The Department of Transport has been considering a test devised by researchers at the University of Reading which tests people's 'hazard perception skills', a particularly weak aspect of novice drivers. Dr Frank McKenna, the psychologist heading the pounds 200,000 research project, says: 'Young people, contrary to popular belief and, particularly, their own estimation of their driving, do not have faster reaction times than older drivers. Although they may be marginally quicker once they notice something dangerous, they are much slower at spotting the hazards.'
Dr McKenna says that the video is a much better tool for training and testing than written questionnaires, which were an alternative suggestion put forward in a consultation paper by the department last August: 'Questionnaires may be cheaper, though they are quite expensive to process, but there is no correlation between being good at answering the questions and being good at avoiding accidents.'
Rather than developing a complicated programme involving high technology, Dr McKenna has concentrated on a scheme that could be implemented quickly and cheaply. 'There will be no excuse for not implementing this test.'
He is keen to see the number of road deaths reduced: 'The lack of attention paid to road deaths is remarkable. Over 4,000 people die each year and we know already that about the same number will die this year. It's appalling that so little attention is paid to this slaughter.
'Young people are disproportionately involved in accidents because they are bad at hazard perception. This test will do much to improve it,' he said. The test is relatively simple. People being assessed watch a 10-minute video of routine driving situations and push a button as soon as they see a hazard, such as a car braking or an oncoming car moving into the centre of the road.
While some of the hazardous situations on the video were stage- managed by the research team, several were not, including a dangerously wobbly cyclist who cuts across the traffic to go along the white line in the middle of the road, and a woman stepping out into the traffic from a bus stop. Those who press the button all the time to beat the system are spotted by the computer, which fails them.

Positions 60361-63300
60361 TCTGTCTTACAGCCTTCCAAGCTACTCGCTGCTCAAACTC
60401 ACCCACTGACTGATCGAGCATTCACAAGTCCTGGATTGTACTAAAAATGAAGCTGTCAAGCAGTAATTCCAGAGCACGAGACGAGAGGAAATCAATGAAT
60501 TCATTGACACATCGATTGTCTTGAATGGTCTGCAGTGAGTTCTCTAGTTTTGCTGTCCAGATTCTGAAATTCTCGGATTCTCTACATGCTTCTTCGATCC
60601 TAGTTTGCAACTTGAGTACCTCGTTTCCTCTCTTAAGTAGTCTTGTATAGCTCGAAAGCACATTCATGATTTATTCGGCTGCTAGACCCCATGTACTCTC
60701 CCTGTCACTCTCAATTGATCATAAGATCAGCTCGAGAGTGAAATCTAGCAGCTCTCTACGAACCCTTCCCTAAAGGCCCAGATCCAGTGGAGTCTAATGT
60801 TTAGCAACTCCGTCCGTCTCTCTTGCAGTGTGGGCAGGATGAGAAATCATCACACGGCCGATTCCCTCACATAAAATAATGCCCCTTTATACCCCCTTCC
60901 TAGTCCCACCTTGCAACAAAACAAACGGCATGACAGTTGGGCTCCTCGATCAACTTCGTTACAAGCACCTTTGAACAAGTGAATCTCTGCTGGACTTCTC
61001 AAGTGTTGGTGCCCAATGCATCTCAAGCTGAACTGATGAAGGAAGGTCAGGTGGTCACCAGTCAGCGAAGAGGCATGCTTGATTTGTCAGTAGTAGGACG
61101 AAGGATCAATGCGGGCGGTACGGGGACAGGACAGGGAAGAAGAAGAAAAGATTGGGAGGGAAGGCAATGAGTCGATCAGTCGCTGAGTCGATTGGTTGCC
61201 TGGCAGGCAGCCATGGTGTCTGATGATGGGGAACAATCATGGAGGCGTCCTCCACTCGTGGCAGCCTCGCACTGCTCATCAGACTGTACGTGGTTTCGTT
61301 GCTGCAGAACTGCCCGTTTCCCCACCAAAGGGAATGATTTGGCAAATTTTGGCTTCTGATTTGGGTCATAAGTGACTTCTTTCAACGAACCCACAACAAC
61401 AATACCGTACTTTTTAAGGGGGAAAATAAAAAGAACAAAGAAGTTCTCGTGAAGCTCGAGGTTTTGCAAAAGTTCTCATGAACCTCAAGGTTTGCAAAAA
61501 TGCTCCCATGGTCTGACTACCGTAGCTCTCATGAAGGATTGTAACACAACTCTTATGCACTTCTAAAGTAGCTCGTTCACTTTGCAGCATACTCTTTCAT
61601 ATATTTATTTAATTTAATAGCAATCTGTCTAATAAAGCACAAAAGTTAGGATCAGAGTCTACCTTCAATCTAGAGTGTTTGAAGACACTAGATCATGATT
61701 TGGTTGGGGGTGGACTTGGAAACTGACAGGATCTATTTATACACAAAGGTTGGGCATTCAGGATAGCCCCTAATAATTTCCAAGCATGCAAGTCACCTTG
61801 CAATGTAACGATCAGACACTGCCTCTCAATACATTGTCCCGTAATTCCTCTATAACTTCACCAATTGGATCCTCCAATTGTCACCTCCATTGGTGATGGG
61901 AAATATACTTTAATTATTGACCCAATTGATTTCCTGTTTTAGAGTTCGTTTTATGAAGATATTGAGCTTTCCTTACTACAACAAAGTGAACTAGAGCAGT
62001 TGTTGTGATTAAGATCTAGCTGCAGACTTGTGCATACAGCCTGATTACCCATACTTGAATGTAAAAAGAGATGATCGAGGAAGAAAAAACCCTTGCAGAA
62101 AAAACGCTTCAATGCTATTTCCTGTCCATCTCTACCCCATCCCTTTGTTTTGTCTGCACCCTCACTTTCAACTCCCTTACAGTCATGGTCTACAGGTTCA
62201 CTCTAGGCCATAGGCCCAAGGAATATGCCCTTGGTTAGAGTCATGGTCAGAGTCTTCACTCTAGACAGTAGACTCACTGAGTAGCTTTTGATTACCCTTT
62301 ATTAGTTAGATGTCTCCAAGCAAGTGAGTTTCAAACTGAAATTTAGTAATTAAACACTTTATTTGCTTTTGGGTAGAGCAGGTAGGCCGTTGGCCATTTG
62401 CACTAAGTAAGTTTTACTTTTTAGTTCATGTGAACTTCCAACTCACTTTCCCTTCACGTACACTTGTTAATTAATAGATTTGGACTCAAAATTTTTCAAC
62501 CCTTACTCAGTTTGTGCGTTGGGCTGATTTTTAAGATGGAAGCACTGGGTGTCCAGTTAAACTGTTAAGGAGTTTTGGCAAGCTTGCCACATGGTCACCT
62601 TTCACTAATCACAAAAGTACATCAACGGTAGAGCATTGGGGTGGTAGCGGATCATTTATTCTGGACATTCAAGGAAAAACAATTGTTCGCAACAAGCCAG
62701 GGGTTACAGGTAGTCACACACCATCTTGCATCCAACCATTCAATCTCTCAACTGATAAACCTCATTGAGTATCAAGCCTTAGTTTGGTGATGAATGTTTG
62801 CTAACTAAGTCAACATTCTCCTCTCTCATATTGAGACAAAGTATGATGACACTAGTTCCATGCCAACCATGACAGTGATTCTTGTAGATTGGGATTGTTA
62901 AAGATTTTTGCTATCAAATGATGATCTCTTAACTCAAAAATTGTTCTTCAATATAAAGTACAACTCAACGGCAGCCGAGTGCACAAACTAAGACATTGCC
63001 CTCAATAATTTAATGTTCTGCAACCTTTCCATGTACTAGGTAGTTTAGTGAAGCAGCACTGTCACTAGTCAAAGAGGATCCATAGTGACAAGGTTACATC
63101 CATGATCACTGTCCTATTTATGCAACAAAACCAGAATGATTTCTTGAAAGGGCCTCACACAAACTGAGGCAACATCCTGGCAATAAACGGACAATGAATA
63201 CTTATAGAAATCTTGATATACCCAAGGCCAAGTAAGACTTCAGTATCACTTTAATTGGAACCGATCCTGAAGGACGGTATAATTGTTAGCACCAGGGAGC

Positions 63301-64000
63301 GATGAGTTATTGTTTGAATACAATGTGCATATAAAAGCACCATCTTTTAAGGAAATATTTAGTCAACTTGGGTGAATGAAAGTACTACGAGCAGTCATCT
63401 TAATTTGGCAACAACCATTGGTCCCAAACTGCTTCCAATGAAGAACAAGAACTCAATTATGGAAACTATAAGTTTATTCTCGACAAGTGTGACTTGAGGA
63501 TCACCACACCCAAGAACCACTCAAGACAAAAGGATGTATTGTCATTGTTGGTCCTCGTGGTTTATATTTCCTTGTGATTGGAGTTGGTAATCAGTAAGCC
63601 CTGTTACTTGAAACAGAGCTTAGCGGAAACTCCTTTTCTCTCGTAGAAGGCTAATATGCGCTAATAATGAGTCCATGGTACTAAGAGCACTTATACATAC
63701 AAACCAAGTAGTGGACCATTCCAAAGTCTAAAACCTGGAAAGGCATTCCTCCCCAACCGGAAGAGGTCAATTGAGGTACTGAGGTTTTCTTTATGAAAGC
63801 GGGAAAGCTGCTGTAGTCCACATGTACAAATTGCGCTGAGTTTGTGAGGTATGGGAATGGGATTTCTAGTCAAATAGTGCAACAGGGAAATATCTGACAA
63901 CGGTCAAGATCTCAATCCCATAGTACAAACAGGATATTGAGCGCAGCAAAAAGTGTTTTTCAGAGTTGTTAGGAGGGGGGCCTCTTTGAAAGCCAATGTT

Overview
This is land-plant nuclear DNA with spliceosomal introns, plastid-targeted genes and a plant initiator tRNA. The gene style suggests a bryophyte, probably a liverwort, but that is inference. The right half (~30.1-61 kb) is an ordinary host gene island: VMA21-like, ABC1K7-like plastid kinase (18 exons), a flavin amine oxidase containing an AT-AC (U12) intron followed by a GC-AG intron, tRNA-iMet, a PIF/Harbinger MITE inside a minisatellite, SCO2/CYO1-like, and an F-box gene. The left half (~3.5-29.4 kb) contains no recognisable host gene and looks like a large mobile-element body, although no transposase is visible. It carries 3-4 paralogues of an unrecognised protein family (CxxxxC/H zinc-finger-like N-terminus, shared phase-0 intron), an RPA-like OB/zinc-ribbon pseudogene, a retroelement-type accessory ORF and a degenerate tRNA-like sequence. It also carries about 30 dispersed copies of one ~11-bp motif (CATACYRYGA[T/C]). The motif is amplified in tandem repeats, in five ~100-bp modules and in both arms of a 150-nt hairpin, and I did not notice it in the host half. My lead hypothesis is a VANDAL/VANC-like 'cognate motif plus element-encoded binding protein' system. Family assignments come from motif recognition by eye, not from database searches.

Attempting the test, I missed an oncoming car hurtling at me until very late and was a bit slow to avoid the lady at the bus stop, ending up with a score of 3.9 seconds, about right for a relatively experienced driver but poor for one who has driven for 27 years and a salutary lesson given my perception of my skills.
An Independent photographer who has been driving for only four years scored 4.3, about the level expected for a relatively inexperienced motorist. Experts who train police drivers usually score 2.5.
Dr McKenna said the optimum age, before failing senses offset greater experience, is about 50, making it the safest driving age. He is working on research funded by the Economic and Social Research Council on how drivers perceive their driving skills.
'Our preliminary work suggests that people invariably think that their skills are above average which, of course, is a nonsense statistically. Indeed, in one similar survey in the US not one respondent from a large sample thought their skills were below average.'
He believes that one way of reducing road deaths is to get people to realise that they are not as good as they think. He gets them to think of an accident they have caused and then to imagine the consequences. This training is successful at making drivers more careful and Dr McKenna hopes it may become a routine part of driver instruction.